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Pearls « Back to Education

  • DIAMONDS

    DIAMONDS

        
  • WATCHES

    WATCHES

        
  • JEWELRY

    Jewelry

        
  • PEARLS

    PEARLS

        
    • History

      The History of Pearls

      Pearls have an illustrious history. Chinese, Indian, Persian, Egyptian, Roman, Greek, Mayan, Aztec and Incan cultural archives all recount the reverence that pearls enjoyed in these societies.

      The pearl serves as an exquisite metaphor for life. A sea-borne irritant burrows its way into a living sea creature, and after many months or years of internal struggle, and only on rare occasions when circumstances are just right, does a beautiful, lustrous, natural creation emerge.

      Prior to the 20th century, before the invention of cultured pearls, natural pearls were so rare that only the rich and noble elite could acquire them. No one is certain when pearls were first discovered; perhaps it was an ancient tribe along the shores of the pacific that discovered them while opening oysters for food.

      Ancient literature abounds with references to pearls. Roman legend relates a story involving Antony and Cleopatra and a pair of pearl earrings. Night after night, Antony would stage extravagant meals to which the lovely Cleopatra would simply scoff. One night she wagered Antony that she could prepare the most expensive dinner in history. At the meal, Cleopatra appeared bejeweled in a pair of magnificent pearl earrings worth sixty million sesterci (1,875,000 ounces of fine silver or almost $10 million at today's prices of around $5 an ounce). At the conclusion of the meal, to remove all doubt as to its considerable expense, Cleopatra removed one pearl earring, dissolved it in a glass of vinegar, and ingested the mixture. As she proceeded to do the same with the other pearl, the judge of the wager grabbed it from her hand and promptly declared Antony the loser.

      To the Ancient Persians, pearls symbolized the moon and its magical powers. The ancient Egyptians prized pearls so highly that they were buried with them. Several stories are found in the Hebrew Bible and in Hindu and Muslim mystical writings.

      Once the exclusive property of nobility, today, with the advent of pearl cultivation, pearls are affordable and available to all.

      In Association with Amazon.com

      Buy Books about Diamonds and Gems

      Gemnation has partnered with Amazon.com to bring you
      the most relevant diamond, gem and ring buying books and guides.
    • Understanding Pearls
    • Pearl Varieties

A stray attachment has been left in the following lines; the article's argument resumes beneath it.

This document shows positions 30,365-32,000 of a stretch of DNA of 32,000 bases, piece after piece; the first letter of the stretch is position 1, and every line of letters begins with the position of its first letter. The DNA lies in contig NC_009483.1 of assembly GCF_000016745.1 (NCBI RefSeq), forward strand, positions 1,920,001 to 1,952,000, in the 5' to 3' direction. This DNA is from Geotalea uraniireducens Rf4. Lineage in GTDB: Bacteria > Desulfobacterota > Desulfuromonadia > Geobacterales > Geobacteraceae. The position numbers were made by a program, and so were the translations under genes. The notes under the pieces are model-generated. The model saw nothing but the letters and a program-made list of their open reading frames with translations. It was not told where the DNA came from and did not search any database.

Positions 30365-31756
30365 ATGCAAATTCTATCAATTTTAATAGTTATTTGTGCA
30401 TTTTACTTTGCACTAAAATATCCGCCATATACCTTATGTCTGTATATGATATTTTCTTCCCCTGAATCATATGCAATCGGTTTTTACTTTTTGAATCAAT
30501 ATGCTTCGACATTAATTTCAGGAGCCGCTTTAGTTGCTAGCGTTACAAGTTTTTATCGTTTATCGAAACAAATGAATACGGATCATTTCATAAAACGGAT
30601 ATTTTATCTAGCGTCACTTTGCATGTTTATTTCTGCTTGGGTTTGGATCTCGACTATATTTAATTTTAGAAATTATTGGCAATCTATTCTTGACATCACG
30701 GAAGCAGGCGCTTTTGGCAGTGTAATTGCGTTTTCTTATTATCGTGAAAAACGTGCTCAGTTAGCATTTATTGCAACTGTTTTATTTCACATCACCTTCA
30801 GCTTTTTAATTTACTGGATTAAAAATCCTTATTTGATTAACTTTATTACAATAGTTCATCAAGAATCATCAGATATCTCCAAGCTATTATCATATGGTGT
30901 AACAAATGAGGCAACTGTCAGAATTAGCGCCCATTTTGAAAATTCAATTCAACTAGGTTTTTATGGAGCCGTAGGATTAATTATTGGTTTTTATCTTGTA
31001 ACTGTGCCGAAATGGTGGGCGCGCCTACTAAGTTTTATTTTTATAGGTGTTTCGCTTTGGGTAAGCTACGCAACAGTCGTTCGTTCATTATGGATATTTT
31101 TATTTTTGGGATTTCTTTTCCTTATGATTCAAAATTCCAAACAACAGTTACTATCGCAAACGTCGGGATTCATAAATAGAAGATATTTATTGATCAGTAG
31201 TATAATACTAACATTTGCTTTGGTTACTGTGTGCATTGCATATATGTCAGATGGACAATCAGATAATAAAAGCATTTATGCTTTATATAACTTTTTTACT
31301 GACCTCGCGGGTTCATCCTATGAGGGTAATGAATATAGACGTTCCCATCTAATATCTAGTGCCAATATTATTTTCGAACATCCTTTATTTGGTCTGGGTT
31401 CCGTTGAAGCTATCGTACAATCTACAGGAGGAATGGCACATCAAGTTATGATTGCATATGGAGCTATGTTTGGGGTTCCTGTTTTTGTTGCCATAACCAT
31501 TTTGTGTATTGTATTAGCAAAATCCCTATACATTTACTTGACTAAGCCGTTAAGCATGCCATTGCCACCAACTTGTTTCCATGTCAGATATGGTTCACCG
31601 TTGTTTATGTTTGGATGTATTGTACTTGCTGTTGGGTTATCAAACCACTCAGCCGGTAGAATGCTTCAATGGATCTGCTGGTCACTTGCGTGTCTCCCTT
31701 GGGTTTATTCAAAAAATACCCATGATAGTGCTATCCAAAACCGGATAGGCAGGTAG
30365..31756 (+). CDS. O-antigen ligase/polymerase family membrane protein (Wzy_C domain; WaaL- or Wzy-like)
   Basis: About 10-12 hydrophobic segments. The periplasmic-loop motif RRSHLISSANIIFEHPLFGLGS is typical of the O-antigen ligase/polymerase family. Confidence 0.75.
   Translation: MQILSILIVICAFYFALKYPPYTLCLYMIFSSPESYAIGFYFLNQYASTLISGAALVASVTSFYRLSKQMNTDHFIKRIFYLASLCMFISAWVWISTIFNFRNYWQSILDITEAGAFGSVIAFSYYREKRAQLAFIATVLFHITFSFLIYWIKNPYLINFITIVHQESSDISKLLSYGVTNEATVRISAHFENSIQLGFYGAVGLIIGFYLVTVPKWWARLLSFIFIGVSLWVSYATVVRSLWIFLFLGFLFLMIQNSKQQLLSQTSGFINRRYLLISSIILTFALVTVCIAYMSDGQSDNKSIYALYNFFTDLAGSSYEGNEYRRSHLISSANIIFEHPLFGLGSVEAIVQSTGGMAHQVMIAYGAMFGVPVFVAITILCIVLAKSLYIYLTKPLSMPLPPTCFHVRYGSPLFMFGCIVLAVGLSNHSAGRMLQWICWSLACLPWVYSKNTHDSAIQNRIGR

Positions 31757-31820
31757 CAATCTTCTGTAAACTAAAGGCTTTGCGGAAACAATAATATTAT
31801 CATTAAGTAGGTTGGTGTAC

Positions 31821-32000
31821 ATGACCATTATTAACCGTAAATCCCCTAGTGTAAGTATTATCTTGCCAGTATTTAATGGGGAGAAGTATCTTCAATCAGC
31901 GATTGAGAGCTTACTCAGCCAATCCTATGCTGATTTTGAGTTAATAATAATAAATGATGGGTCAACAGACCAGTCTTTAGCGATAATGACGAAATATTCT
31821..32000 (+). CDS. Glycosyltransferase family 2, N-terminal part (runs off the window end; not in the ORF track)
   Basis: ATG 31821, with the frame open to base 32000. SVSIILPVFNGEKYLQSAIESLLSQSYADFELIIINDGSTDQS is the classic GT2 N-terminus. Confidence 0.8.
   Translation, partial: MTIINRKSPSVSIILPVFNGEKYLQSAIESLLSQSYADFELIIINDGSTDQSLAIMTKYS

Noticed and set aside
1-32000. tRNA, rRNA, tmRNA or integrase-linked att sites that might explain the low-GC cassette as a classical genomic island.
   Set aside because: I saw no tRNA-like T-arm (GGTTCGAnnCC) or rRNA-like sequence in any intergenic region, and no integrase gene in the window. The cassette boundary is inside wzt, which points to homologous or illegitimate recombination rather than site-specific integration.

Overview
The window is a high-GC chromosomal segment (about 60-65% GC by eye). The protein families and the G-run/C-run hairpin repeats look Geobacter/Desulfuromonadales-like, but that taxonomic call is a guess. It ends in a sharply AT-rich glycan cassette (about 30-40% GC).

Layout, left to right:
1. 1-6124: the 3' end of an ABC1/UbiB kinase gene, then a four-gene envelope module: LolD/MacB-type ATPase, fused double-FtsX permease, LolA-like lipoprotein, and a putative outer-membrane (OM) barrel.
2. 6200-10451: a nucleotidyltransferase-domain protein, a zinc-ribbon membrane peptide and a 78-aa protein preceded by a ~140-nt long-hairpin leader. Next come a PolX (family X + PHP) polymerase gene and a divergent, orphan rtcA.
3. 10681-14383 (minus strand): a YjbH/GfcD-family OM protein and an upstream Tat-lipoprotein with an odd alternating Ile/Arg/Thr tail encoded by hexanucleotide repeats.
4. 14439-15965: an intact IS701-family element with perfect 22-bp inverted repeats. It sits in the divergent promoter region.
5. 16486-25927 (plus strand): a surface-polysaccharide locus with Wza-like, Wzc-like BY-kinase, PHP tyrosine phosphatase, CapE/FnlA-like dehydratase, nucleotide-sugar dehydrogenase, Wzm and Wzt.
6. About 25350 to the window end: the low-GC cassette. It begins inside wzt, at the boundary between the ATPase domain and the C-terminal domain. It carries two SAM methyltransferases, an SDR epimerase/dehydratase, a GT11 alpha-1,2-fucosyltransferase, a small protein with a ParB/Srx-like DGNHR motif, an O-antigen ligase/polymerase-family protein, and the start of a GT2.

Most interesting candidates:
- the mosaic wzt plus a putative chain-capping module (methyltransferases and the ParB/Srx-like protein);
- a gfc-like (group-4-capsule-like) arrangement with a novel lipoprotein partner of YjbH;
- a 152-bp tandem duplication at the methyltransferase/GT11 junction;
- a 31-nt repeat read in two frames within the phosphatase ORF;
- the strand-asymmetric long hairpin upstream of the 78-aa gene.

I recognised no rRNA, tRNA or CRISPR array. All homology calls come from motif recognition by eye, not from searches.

• Choosing Your Pearl
  • RUBIES

    RUBIES

        
  • SAPPHIRES

    SAPPHIRES

        
  • BOOKS

    BOOKS

  • GLOSSARY

    GLOSSARY

The History of Pearls

Pearls have an illustrious history. Chinese, Indian, Persian, Egyptian, Roman, Greek, Mayan, Aztec and Incan cultural archives all recount the reverence that pearls enjoyed in these societies.

The pearl serves as an exquisite metaphor for life. A sea-borne irritant burrows its way into a living sea creature, and after many months or years of internal struggle, and only on rare occasions when circumstances are just right, does a beautiful, lustrous, natural creation emerge.

Prior to the 20th century, before the invention of cultured pearls, natural pearls were so rare that only the rich and noble elite could acquire them. No one is certain when pearls were first discovered; perhaps it was an ancient tribe along the shores of the pacific that discovered them while opening oysters for food.

Ancient literature abounds with references to pearls. Roman legend relates a story involving Antony and Cleopatra and a pair of pearl earrings. Night after night, Antony would stage extravagant meals to which the lovely Cleopatra would simply scoff. One night she wagered Antony that she could prepare the most expensive dinner in history. At the meal, Cleopatra appeared bejeweled in a pair of magnificent pearl earrings worth sixty million sesterci (1,875,000 ounces of fine silver or almost $10 million at today's prices of around $5 an ounce). At the conclusion of the meal, to remove all doubt as to its considerable expense, Cleopatra removed one pearl earring, dissolved it in a glass of vinegar, and ingested the mixture. As she proceeded to do the same with the other pearl, the judge of the wager grabbed it from her hand and promptly declared Antony the loser.

To the Ancient Persians, pearls symbolized the moon and its magical powers. The ancient Egyptians prized pearls so highly that they were buried with them. Several stories are found in the Hebrew Bible and in Hindu and Muslim mystical writings.

Once the exclusive property of nobility, today, with the advent of pearl cultivation, pearls are affordable and available to all.

In Association with Amazon.com

Buy Books about Diamonds and Gems

Gemnation has partnered with Amazon.com to bring you
the most relevant diamond, gem and ring buying books and guides.
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